C1

He θ

Fig. (1)

Coordinates for the rigid rotor C2-He system.

C2

For V (ri) the general form of the Lennard–Jones ( L-J ) potential is taken with different values of n and m: V ( ri ) = ε[{m/(n-m)} (ro / ri )n - { n/(n-m)} (ro / ri )m ], (i = 1, 2), (2) where r0 and ε are taken [19] as 1.925Å and 1.2437meV, respectively . In addition to the above-mentioned potential functions, purely repulsive terms of the potential functions have also been investigated. It is convenient to denote such potentials by the notation VR(n), which has been obtained by deleting the attractive term from the potential V (n, m). The cross sections have been computed using the modified infinite order sudden approximation method (IOSAM), [19]. The phase shifts have been computed using a 10- point Gauss – Mehler quadrature of the WKB phase shift equation as described by Pack [20]. According to the power gap law [19] the cross sections, σ (ji→jf) can be expressed as σ (ji→jf) = a (2 jf +1 ) (Tf/Ti)1/2│ΔE│- γ, (3) where ji and jf are the initial and final rotational quantum numbers, a and are the fitting parameters, Tf and Ti are the final and initial translational energies and lΔEl is the energy gap between initial and final rotational levels. Eq. (3) gives the following equation which can be used to separate the two regions. Y = - X + In a, (4) where Y = ln [σ (ji→jf) (Ti/Tf)1/2/ (2 jf +1 ), (5) and X = ln lΔEl. (6) A typical X-Y plot which shows the existence of two straight lines signifying the two regions is given in Fig. (2). The location of the critical point has been marked as lΔEl* in the figure. For all sets of the computed cross sections, lΔEl* has been obtained by such plots.

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Maximum Limit of Rotational energy transfers in C2 - He system and Power gap law

Graph - (1) ln [σ (ji→jf) (Ti/Tf)1/2/ (2 jf +1 ) versus ln l∆El for ji=0 at E= 0.1 eV for V(12,6) potential. l∆El* point is shown by an arrow. The unit of ∆E and σ are eV and Ǻ , respectively 2.2. DETERMINATION OF (ΔE)max For the maximum limit of angular momentum transfer the hard ellipsoid potential model was discussed in detailed by Agrawal and co-workers. He found the following relation for the classical limit of the angular momentum transfer (ΔJ) max = √(2µ)(√E+√E/ ) (A-B), (7) where µ is the reduced mass of the colliding system, E and E/ are the initial and final translational energies of the system, respectively and A and B are the lengths of the semi – major and semi-minor axes of ellipsoid, respectively. From the above expression the limit of the rotational energy transfer in the molecule can easily be obtained. For simplicity, if the diatomic molecule is considered initially in the ground state, then the expression for the maximum amount of rotational energy transfer would be (ΔE) max = [(ΔJ) max ] 2 / 2I, (ΔE) max = (µ/ I) (A-B)2 [E+E/ + 2√(EE/)] (8) where I is the moment of inertia of the diatomic molecule. Eq. (8) together with the following energy conservation equation E/ = E - (ΔE) max , (9) can be used to compute (ΔE) max from knowledge of E, A, B, µ and I.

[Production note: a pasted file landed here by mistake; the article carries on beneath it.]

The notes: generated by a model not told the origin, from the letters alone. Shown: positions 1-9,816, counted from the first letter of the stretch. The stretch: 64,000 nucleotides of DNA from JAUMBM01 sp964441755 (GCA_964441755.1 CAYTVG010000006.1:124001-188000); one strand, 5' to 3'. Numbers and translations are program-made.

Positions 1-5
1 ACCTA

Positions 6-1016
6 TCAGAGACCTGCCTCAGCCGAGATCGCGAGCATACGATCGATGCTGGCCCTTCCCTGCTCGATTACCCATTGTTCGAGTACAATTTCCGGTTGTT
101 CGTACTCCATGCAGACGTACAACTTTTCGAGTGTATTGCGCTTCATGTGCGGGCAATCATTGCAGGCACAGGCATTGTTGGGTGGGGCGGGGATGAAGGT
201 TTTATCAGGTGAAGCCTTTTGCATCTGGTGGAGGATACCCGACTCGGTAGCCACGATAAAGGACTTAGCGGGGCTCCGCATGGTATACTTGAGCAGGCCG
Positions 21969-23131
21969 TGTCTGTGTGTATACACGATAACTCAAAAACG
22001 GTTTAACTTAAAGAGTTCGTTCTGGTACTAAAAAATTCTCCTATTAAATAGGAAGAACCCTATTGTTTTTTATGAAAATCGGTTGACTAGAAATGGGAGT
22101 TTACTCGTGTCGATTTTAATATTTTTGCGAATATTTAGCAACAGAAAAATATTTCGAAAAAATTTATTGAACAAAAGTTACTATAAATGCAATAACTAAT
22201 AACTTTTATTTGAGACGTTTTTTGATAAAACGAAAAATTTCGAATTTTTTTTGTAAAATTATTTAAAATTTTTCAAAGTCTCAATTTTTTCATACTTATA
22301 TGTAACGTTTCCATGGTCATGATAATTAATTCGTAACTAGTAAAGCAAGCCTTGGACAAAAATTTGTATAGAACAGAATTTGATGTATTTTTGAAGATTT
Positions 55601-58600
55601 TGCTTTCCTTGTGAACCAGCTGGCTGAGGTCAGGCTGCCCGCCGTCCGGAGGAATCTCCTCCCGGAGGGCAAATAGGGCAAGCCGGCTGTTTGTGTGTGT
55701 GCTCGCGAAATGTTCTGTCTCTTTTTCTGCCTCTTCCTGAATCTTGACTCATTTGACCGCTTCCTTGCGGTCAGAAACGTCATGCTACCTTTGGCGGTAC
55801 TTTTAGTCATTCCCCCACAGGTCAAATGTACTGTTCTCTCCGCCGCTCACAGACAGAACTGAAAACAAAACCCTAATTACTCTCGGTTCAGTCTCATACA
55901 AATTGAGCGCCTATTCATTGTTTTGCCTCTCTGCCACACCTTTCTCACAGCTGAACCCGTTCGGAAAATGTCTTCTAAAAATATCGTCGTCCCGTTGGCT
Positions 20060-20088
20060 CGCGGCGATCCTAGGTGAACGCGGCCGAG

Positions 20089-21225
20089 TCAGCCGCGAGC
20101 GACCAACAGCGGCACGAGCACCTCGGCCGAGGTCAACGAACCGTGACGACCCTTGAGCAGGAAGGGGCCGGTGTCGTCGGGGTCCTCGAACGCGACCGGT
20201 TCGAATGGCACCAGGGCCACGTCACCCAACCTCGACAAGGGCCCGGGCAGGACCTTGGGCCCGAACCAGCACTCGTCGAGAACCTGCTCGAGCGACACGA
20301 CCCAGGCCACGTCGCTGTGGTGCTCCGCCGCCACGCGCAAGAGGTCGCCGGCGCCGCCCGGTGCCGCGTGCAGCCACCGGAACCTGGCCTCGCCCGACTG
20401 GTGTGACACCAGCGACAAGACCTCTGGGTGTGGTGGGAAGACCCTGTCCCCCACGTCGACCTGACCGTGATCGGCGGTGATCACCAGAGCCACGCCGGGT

III.

Results And Discussion

3.1 EFFECT OF ENERGY Table 1 list low, high and lΔEl* given by the scattering calculations for the potential V (12, 6) and VR (6) as a function of the initial translational energy for C2- He system. For comparison the value of (ΔE) max given by Eq. (8) are also shown in the Table 1. A comparison of the values of (ΔE) max given by the hard ellipsoid model and lΔEl* given by the scattering method shows that they are in very good agreement. This excellent agreement shows that lΔEl* can be considered as (ΔE) max. The data reported in Table 2 also shows that (ΔE) max is approximately proportional to E : (ΔE) max / E varies from 0.047 to 0.189 as E increases from 0.1 to 0.4 eV. The variation of (ΔE) max / E with E can be analyzed by the two factors (A-B) 2 and [E+E/ + 2√(EE/)] / E, occurring in Eq. (8). The factor (A-B)2 increases from 0.7334 to 0.7775 and letter factor decreases from 1.6052 to 1.4086 as E increases from 0.1 to 0.4eV. For a perfectly hard ellipsoid potential, (A-B) 2 would not depend on E and as such the variation in (ΔE) max / E would be given by the later factor only. Another important parameter is, . For a given potential we see that low is insensitive to the change in the collision energy. The values of high, however, shows a different trend. The energy dependence of these parameters is a matter of further studies.

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Maximum Limit of Rotational energy transfers in C2 - He system and Power gap law Table-1 Comparing of maximum amount of rotational energy transfer (ΔE)max values by the hard ellipsoid potential model and those obtained by using the scattering cross sections and the power- gap law for the C2-He system. Where the L-J Potential Parameter σ and є are 1.925Å and 0.0012437eV respectively. Potential